U.S. Department of Transportation
Federal Highway Administration
1200 New Jersey Avenue, SE
Washington, DC 20590
In 2008, the Fatality Analysis Reporting System (FARS) indicated that 56 percent of the 37,261 fatalities on U.S. roadways occurred in rural areas.1 Only 40 percent of all vehicles miles traveled nationally occur on rural roads, indicating the overrepresentation of severe rural traffic crashes.2
According to the Federal Highway Administration (FHWA), of the 8.4 million lane-miles of roads in the United States, over six million lane-miles are rural and more than two-thirds of these rural roads are owned and operated by local entities.3 Rural areas face a number of highway safety challenges. For instance, rural crashes tend to be at relatively higher speeds than urban crashes; more victims of fatal crashes in rural areas were not wearing a safety belt at the time of the crash; and it can take first responders longer to arrive at the scene of a rural crash, requiring victims to wait longer for medical attention. Another challenge is that the geometry of many rural roads was never truly designed; instead, these roadways evolved over time – from dirt to gravel to pavement – without design upgrades or other safety improvements. Additionally, roadside hazards such as utility poles or trees close to the roadway as well as steep pavement drop-offs can contribute to severe crashes on rural roads.
This document is part of a series developed by FHWA to specifically address the safety issues experienced on local rural roadways. It was developed to provide processes and examples for typical information needs and analyses local practitioners can use to help improve the safety of local rural roads. Its purpose is to acquaint local practitioners – regardless of background or experience level – with the information sources, calculations, tools, and methods to make data-supported decisions regarding local rural road safety.
Highway safety planning and policy decisions are generally made based on data gathered at the State, county, and municipal levels. Regulations for safety-related Federal funding and safety plan development require data for the decision making process. At the local level, these data requirements might seem daunting, particularly as they relate to funding and staff time needed for data collection, analyses, and overall assessments of safety improvements. It is important to note that a data-supported approach can increase the effectiveness of the distribution of limited funds to improve safety on local rural roads.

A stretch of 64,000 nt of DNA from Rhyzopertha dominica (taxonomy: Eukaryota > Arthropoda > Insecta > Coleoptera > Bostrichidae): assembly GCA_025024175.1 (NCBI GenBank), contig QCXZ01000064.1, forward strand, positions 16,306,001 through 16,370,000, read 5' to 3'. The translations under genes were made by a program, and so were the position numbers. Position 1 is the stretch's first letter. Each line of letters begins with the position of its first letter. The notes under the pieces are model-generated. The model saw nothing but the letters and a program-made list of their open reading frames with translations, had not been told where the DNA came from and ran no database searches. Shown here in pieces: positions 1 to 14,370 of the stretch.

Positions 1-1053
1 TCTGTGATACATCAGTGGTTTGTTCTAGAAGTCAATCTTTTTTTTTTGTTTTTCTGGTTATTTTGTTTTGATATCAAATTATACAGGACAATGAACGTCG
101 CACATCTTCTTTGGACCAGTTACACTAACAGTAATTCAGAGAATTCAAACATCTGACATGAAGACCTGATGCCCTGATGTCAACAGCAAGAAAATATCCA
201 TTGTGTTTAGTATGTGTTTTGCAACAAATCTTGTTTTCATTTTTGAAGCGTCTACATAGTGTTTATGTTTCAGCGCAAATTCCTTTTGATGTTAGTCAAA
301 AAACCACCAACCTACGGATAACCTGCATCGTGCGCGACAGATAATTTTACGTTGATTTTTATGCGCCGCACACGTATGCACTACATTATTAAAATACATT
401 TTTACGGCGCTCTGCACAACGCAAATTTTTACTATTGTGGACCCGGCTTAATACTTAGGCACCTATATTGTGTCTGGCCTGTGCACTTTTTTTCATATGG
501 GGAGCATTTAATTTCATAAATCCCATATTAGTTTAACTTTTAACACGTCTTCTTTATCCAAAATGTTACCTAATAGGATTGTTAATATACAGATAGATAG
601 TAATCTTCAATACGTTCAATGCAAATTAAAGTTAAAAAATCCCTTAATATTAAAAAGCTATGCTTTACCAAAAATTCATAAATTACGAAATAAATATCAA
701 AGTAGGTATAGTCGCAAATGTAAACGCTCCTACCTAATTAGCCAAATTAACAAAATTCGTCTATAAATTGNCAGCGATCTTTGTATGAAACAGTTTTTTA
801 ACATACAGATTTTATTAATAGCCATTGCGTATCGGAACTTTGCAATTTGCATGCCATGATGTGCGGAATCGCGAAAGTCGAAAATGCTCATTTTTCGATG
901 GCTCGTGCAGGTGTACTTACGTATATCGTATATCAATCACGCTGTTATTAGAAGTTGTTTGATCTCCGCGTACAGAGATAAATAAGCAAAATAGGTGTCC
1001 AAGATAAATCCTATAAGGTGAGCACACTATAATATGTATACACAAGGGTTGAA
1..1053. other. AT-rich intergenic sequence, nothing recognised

Once safety information is collected and needs are identified, analysis can further support practitioners during countermeasure selection. Practitioners can then choose strategies that target the areas of need based on analysis of crash types and other data. When applied directly to appropriate locations (both those with a history of crashes and those without a history but with a potential for future crashes), these targeted countermeasures can significantly improve traffic safety on the roadway network.
Figure 1 depicts the steps for the data collection and analysis process. This process includes determining which information sources will be used, extracting and storing the data as appropriate, and conducting the appropriate analyses. The final step is to periodically review crash data to determine emerging trends and to assess the effectiveness of installed countermeasures.
Data collection and analysis should be the base of the safety management process. The importance of data should be clearly emphasized throughout all stages of a project's life cycle.
Figure 1. Data Collection and Analysis Steps
2 Safe Transportation Research and Education Center (SafeTrec), Institute of Transportation Studies, University of California-Berkley, "Rural Road Safety website." Available at http://www.tsc.berkeley.edu/research/ruralroads.html). [ Return to note 2 ]
3 U.S. Department of Transportation, Federal Highway Administration, Functional System Data: Lane-Miles by Functional System, Highway Statistics Series, October 2008. Available at https://www.fhwa.dot.gov/policyinformation/statistics/hm60.cfm?hm_year=2007. [ Return to note 3 ]
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